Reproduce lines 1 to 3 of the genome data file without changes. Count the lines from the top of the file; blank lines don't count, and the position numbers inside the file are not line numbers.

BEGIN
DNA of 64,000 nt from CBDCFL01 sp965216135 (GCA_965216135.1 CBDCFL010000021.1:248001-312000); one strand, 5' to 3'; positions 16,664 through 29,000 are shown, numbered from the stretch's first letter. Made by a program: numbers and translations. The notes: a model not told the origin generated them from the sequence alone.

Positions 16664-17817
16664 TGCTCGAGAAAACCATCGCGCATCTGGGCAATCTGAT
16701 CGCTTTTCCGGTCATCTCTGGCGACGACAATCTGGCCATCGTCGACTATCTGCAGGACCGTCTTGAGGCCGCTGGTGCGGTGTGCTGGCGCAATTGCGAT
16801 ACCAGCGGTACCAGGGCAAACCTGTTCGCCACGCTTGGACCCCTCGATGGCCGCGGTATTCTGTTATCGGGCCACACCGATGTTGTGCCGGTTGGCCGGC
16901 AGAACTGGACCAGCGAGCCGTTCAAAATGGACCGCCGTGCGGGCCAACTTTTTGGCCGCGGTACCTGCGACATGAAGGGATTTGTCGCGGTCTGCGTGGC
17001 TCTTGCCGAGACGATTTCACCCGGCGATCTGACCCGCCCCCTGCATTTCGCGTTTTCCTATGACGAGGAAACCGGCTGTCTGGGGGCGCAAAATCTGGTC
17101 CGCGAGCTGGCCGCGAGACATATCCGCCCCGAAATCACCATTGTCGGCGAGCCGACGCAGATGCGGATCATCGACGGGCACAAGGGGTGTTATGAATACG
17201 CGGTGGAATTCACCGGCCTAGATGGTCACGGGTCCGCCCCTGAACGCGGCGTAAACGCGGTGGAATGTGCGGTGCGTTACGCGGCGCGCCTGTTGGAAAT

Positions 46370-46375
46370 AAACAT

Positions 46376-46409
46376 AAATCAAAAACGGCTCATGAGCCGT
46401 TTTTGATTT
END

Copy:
DNA of 64,000 nt from CBDCFL01 sp965216135 (GCA_965216135.1 CBDCFL010000021.1:248001-312000); one strand, 5' to 3'; positions 16,664 through 29,000 are shown, numbered from the stretch's first letter. Made by a program: numbers and translations. The notes: a model not told the origin generated them from the sequence alone.

Positions 16664-17817
16664 TGCTCGAGAAAACCATCGCGCATCTGGGCAATCTGAT